WASHINGTON — Earlier on Sunday, the Nationals were considered a top contender for New York Yankees’ all-world closer Aroldis Chapman. This was the word from MLB insider Keith Law:
While there’s nothing official as of 8:30 p.m., the Nats are reportedly on the outside looking in as the Yankees consider other options. The latest word from MLB insider Jon Heyman:
Heyman references the Cubs’ top prospect Gleyber Torres, who was scratched from his high-A Myrtle Beach Pelicans game on Sunday. He is thought to the be the centerpiece of this deal, despite his young age (19) and relative distance from contributing at the Major League level.
The Nats have been linked to Chapman for weeks, a bandwagon that only got larger after Sunday’s meltdown from closer Jonathan Papelbon. In fairness, his four runs surrendered were the first earned runs given up this month, and led to his first blown save since May 3.
But in a winnable game, and a winnable series against the San Diego Padres, frustrations are running high internally.
“I don’t like to make excuses, but I don’t like to use my closer three days in a row. And this was three days in a row for Pap’,” Nats manager Dusty Baker said. “But we didn’t have a choice. The ball wasn’t coming out today the way it had been since he came back from the injury.”
This was the second time this season in which Papelbon was used in three consecutive days, but the first time since returning from a stint on the disabled list. Papelbon bristled at any suggestion of fatigue after the game.
“No, I was not tired,” he said. “It boiled down to location. Coming in there in a situation where we’ve got to preserve everything we can, every pitch matters in that situation.”
The Nationals were handed a 10-6 loss.
The good news is, Heyman suggests that the Nationals may still have time for a change of heart, as the Yankees’ ownership thus far refuses to allow a selloff:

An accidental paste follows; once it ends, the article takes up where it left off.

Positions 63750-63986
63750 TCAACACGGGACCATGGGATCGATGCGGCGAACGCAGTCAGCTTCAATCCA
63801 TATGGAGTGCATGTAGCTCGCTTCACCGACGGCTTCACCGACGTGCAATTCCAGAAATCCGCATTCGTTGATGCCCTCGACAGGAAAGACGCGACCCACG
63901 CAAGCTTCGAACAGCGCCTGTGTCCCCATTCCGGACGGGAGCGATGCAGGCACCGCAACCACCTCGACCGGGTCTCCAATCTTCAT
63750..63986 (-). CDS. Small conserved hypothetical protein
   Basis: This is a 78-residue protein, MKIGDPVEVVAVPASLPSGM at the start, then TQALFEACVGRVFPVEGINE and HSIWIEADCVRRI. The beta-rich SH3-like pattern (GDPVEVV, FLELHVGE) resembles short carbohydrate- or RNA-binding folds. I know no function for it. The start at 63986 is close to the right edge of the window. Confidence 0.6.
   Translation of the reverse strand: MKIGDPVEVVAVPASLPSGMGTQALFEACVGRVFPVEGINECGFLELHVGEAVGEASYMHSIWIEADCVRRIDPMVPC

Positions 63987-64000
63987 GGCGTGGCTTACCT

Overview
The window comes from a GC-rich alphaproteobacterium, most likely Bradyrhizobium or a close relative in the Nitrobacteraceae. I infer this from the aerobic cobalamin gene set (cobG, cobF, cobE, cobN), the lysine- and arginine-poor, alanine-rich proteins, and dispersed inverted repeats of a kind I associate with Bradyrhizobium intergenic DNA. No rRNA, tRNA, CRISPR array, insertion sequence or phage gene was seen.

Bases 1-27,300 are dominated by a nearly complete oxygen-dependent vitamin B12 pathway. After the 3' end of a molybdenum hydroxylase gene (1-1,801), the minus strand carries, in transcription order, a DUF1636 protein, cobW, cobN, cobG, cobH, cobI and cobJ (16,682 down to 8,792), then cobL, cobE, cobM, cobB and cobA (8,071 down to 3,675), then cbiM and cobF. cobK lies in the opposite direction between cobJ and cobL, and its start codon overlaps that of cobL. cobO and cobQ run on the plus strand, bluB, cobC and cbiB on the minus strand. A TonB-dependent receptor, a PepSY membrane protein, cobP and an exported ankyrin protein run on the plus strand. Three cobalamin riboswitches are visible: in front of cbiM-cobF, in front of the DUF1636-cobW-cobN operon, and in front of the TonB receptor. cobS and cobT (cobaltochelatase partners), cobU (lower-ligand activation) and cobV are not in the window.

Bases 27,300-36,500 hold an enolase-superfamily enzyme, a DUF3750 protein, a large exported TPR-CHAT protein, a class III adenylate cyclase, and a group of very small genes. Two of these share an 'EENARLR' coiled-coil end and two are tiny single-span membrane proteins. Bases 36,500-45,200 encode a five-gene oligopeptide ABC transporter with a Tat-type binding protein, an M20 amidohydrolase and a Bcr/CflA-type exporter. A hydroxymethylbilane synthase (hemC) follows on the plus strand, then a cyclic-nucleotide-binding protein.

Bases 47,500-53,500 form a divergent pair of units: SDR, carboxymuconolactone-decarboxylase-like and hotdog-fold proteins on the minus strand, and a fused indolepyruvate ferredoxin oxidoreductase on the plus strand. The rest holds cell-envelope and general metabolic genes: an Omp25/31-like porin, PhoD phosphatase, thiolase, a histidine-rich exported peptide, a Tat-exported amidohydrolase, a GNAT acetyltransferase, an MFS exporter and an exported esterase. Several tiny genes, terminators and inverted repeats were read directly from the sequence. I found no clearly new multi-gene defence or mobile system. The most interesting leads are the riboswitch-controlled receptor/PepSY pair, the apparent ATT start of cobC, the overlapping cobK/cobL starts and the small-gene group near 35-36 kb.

Here’s a look at the statistical comparison between Chapman and Papelbon this season:
Papelbon: 33 games, 30 games finished, 19 saves, 32 hits, 9 home runs, 30 strikeouts, 3.62 ERA
Chapman: 31 games, 29 games finished, 20 saves, 20 hits, 2 home runs, 44 strikeouts, 2.01 ERA
Heyman also reports that the Nationals are interested in Chapman, but not utterly enamored with him at any price. If his services go to Chicago, the Nats could look for a deal with the White Sox, St. Louis Cardinals or others:
But none of those options will compare to the raw domination of Chapman over opposing hitters.
Chapman is the fastest recorded throwing pitcher in MLB history, with some radar guns lighting up as high as 105 or 106 MPH. For the 2016 season, he is averaging 100.5 MPH, which actually trails Mauricio Cabrera of the Atlanta Braves. But whereas Cabrera has thrown only 133 four-seam fastballs this season, Chapman has thrown 424.
Chapman finished the 2015 season with a clean 100 MPH average velocity.
One of the conditions that could be affecting trade negotiations is that the Yankees want both a legitimate prospect and salary relief. According to Heyman:
If the Nationals are still in the running for Chapman, they may need to move aggressively.